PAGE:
Kerry Arquette talks with Book Glow about the writing of War Cries: Unheard Voices, Unmarked Graves. The book of poems about the victims of the Holocaust is available from Amazon and Open Books Direct.
BG: Did you always want to be a writer?
KA: Goodness, no! I wanted to be an actress. But my mother’s little hobby (my mother is award-winning author, Lois Duncan) was to transcribe my school essays and submit them to national magazines. So I sold my first piece when I was 13.
BG: So, you continued to write after that?
KA: On and off, but I was never really interested in doing so as a profession.
BG: At what point did that change?
KG: I was pregnant with my first child. I’d left my job doing television news and moved with my husband to a different state. I knew nobody and began to feel lonely and depressed. Mother started to hand off some of her small magazine writing jobs to me. She thought she was being subtle, but I knew that she was gifting me with these projects so that I’d have a reason to get up each morning. Eventually I began to think of myself as a writer and started initiating my own writing projects.
BG: What kinds of projects were they?
KA: Oh, I wrote for national magazines including Parenting, Parents, Good Housekeeping, and Woman’s Day. I wrote and sold several children’s books. And I wrote or edited quite a few craft books.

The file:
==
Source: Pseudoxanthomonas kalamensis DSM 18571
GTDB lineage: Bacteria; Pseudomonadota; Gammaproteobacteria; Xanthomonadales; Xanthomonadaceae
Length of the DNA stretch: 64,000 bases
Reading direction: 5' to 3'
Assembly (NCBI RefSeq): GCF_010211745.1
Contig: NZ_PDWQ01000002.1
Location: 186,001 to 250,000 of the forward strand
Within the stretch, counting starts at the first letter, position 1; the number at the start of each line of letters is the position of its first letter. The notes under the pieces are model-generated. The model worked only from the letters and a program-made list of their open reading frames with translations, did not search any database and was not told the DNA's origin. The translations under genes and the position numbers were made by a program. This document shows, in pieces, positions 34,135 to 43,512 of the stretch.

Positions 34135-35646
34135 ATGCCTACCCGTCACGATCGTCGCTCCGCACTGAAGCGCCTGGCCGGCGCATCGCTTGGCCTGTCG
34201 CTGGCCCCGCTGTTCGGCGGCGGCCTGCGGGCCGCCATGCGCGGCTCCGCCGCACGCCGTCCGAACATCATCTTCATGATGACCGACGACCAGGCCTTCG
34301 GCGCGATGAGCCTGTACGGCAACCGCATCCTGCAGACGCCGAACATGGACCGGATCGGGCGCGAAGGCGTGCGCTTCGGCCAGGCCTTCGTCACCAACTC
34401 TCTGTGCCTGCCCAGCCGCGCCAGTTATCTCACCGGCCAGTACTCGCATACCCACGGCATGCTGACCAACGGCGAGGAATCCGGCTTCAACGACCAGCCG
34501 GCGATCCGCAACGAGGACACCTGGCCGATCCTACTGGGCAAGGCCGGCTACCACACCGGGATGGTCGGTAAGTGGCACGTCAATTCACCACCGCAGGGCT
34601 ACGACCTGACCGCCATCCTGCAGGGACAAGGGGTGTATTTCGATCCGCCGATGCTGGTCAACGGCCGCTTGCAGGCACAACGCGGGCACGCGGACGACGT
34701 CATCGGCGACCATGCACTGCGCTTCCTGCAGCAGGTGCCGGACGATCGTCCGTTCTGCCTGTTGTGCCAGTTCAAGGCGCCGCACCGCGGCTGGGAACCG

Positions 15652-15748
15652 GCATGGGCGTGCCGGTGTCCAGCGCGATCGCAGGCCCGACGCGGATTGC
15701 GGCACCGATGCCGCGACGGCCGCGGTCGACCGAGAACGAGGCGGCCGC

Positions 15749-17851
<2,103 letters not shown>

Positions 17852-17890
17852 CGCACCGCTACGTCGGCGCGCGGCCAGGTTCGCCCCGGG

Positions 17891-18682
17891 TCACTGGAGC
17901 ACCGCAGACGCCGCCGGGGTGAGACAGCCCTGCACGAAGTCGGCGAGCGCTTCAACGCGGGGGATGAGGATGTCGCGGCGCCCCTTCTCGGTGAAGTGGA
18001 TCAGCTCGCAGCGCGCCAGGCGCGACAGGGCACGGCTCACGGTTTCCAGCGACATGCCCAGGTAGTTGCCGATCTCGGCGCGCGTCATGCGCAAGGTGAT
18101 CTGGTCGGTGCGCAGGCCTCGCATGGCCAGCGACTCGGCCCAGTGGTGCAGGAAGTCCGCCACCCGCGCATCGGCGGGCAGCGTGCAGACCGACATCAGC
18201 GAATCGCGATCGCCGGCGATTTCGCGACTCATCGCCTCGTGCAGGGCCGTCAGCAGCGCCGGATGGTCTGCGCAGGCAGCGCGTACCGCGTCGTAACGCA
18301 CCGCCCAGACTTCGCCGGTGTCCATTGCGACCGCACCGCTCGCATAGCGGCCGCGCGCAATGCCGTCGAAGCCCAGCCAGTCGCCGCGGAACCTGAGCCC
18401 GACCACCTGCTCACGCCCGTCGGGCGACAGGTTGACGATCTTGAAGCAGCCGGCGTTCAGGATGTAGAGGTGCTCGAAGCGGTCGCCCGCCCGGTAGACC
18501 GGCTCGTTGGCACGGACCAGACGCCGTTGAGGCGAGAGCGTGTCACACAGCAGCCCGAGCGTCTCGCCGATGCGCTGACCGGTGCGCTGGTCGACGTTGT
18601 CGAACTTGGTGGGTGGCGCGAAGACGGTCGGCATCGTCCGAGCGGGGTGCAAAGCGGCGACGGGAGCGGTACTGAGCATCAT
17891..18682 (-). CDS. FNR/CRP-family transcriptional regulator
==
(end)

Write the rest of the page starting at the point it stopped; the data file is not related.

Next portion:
BG: How did you segue into writing War Cries?
KA: I’d always been drawn to the subject of the Holocaust.
BG: Were you raised Jewish?
KA: No. But I had a Jewish friend, so I knew just a little bit about the religion. And I felt strongly drawn to it. I eventually converted to Judism in my late 20s.
BG: Back to War Cries. How did it come about?
KA: Truth? I sat down at my computer one day and the stories came to me. I did almost no editing of them. When the stories stopped coming, I had 99 very different and diverse tales of life and death of those who had been caught up in WWII, the Holocaust.
BG: That is…well…an unbelievable story! How do you explain what you experienced?
KA: To understand, you have to know something odd about me. I am what is called “face blind.” I truly can’t distinguish faces—sometimes not even my own daughters’. So, over a lifetime I’ve developed coping mechanisms. One of those is that, upon occasion…not all that often, but upon occasion, I can sense things others can’t. I think that quirk came into play when I wrote War Cries.
BG: Do you believe the characters introduced in War Cries were actual people—that they lived during WWII?
KA: Yes. And I believe that they wanted their stories told. I was just the right person, in the right place, at the right time to set them down on paper.
BG: What is your hope for War Cries?
KA: That it finds its way into the hands of those whose lives will be changed by the stories. It isn’t going to be a book that everybody is okay reading. The material is tough. The voices are real. Some readers may find it upsetting. But others will find truths in the poems—and those truths will lead some readers to see the world differently.